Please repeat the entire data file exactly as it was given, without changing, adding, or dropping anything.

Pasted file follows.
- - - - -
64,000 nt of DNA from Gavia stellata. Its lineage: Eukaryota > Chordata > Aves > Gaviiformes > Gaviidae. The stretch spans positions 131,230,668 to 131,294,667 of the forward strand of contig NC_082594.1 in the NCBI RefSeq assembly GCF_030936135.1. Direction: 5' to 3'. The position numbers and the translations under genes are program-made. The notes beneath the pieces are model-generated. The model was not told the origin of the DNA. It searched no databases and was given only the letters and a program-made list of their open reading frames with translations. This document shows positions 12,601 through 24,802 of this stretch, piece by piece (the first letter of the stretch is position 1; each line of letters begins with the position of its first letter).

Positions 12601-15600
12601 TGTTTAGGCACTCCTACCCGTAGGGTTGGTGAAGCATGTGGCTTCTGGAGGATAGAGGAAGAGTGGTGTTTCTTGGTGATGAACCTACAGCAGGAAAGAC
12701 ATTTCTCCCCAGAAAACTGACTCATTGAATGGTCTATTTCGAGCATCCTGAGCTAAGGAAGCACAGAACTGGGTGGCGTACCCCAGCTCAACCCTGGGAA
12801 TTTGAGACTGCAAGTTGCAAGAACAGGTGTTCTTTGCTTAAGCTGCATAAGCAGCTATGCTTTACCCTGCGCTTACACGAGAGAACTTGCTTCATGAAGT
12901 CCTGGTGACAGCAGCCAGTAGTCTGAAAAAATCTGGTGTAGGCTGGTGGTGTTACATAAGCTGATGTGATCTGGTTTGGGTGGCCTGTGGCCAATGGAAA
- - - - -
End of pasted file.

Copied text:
64,000 nt of DNA from Gavia stellata. Its lineage: Eukaryota > Chordata > Aves > Gaviiformes > Gaviidae. The stretch spans positions 131,230,668 to 131,294,667 of the forward strand of contig NC_082594.1 in the NCBI RefSeq assembly GCF_030936135.1. Direction: 5' to 3'. The position numbers and the translations under genes are program-made. The notes beneath the pieces are model-generated. The model was not told the origin of the DNA. It searched no databases and was given only the letters and a program-made list of their open reading frames with translations. This document shows positions 12,601 through 24,802 of this stretch, piece by piece (the first letter of the stretch is position 1; each line of letters begins with the position of its first letter).

Positions 12601-15600
12601 TGTTTAGGCACTCCTACCCGTAGGGTTGGTGAAGCATGTGGCTTCTGGAGGATAGAGGAAGAGTGGTGTTTCTTGGTGATGAACCTACAGCAGGAAAGAC
12701 ATTTCTCCCCAGAAAACTGACTCATTGAATGGTCTATTTCGAGCATCCTGAGCTAAGGAAGCACAGAACTGGGTGGCGTACCCCAGCTCAACCCTGGGAA
12801 TTTGAGACTGCAAGTTGCAAGAACAGGTGTTCTTTGCTTAAGCTGCATAAGCAGCTATGCTTTACCCTGCGCTTACACGAGAGAACTTGCTTCATGAAGT
12901 CCTGGTGACAGCAGCCAGTAGTCTGAAAAAATCTGGTGTAGGCTGGTGGTGTTACATAAGCTGATGTGATCTGGTTTGGGTGGCCTGTGGCCAATGGAAA